‘There Is No Appetite to Curtail Surveillance Capitalism’
By Jackson Chen
Last of two parts.
Bruce Schneier has penned an extensive collection of his musings on topics ranging from cryptography to encryption to digital-security issues to mass surveillance.
In “Data and Goliath” (2015) Schneier offered an extensive look at how governments and companies conduct mass surveillance and how it affects peoples’ daily lives.
In the last of a two-part interview, Schneier, 58, told Digital Privacy News that tech monopolies must be broken up to give customers better choices.
This interview was edited for length and clarity.
In “Data and Goliath,” you mentioned that a government’s ability to conduct mass surveillance isn’t very effective in finding potential threats. Is this technology accurate enough to actually locate threats or is it an excuse for mass surveillance?
There are a lot of automated surveillance technologies — and those include identification technologies.
That’s something that’s useful for both corporate surveillance, where the point is to persuade you to make purchases you otherwise would not, and social control.
“There are a lot of automated surveillance technologies … where the point is to persuade you to make purchases you otherwise would not, and social control.”
It’s not very useful for pinpointing potential threats, mostly because the sorts of threats we’re worried about are rare and unique.
So, while Chinese surveillance is an effective means of social control — it’s not very good at crime prevention.
And, while Google’s surveillance is both intimate and comprehensive, it’s not really clear how much marketing value it actually has.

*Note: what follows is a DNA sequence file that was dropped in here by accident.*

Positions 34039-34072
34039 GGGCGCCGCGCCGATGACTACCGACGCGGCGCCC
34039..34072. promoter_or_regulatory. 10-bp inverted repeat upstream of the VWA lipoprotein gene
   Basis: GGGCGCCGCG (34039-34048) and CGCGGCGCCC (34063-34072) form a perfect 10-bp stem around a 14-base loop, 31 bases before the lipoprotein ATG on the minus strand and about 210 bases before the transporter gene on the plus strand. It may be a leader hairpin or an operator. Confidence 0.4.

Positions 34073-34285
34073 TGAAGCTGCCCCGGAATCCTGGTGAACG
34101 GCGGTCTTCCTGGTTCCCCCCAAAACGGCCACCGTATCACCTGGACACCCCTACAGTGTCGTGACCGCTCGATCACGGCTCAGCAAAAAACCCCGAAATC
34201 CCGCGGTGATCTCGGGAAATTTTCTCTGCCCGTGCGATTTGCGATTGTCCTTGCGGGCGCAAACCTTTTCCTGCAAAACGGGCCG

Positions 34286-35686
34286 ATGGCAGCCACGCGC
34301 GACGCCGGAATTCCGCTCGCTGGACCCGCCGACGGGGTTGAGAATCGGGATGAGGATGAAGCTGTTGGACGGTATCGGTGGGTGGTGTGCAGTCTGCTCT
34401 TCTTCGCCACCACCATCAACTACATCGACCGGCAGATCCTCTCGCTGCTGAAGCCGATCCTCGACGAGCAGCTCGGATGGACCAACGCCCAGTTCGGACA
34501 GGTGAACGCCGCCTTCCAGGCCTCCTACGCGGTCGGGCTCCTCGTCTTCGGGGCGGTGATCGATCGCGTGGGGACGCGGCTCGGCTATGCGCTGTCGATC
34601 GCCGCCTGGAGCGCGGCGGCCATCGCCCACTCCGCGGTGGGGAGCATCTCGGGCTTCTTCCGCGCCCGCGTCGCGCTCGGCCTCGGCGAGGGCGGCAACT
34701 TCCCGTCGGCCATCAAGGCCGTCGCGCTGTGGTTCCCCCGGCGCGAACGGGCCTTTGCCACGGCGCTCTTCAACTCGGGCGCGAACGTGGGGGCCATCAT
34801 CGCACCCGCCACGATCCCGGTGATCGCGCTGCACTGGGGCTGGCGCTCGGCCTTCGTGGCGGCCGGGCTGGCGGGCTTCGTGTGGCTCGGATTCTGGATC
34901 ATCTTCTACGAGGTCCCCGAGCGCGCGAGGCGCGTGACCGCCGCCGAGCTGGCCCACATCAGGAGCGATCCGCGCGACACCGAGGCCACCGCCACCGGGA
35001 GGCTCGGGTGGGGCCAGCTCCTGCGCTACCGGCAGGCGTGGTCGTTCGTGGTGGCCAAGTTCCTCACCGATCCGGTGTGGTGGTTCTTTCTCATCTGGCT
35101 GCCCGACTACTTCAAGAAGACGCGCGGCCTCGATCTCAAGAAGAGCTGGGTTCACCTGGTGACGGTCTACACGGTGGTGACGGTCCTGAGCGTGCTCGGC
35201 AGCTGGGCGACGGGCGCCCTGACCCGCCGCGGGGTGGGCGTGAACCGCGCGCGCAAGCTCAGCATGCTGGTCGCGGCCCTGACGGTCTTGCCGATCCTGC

Your book also mentions that 9/11 was a catalyst for changes that ultimately degraded privacy in the name of patriotism. Do you think the COVID-19 pandemic and the political riots last month are going down a similar route?
I worry about the failed coup attempt being used as a justification for further surveillance.
We’re seeing more calls for intrusive government surveillance in both cases.
“Chinese surveillance is an effective means of social control — [but] it’s not very good at crime prevention.”
It’s already being used to preemptively identify people, with little care for the civil-liberties implications or the false positives.
COVID-19 has been much the same.
A global pandemic is an extraordinary circumstance that requires some extreme measures, but those need to be temporary.
The worry is that the surveillance systems remain after the crisis passes.
“I worry about the failed coup attempt being used as a justification for further surveillance. We’re seeing more calls for intrusive government surveillance.”
That happened two decades ago, when emergency security measures put in place in the months after the 9/11 terrorist attacks are still in place today — and being used for very different purposes than originally intended.
“Data and Goliath” also details how governments and private companies work in tandem to gather as much of our data as possible. Has this relationship changed?
I think of it as a public-private surveillance partnership — and I don’t think it’s diminishing.
Yes, there are calls to regulate Big Tech and to break up the Big Tech monopolies, but there is no appetite to curtail surveillance capitalism.
The industry is just too powerful — and Congress is too dysfunctional.
If we are going to see regulation, we need to look at the states and abroad.
“Competition will give users and customers choices.”
The EU is the regulatory superpower on the planet right now — and the General Data Protection Regulation is its attempt to control surveillance capitalism.
California has passed a data-privacy law that’s similar to GDPR.
This is where the action is.
Has the balance of power between private companies and its users shifted? Are people starting to realize that they need to control their data?
Users have always valued their privacy and wanted control of their data; the problem was that they didn’t really have that option.
Big Tech made it easy to be surveilled, and hard to maintain privacy.
“There are calls to regulate Big Tech and to break up the Big Tech monopolies, but there is no appetite to curtail surveillance capitalism. The industry is just too powerful — and Congress is too dysfunctional.”
This is why breaking up the tech monopolies is so important: Competition will give users and customers choices.
Jackson Chen is a writer in Groton, Conn.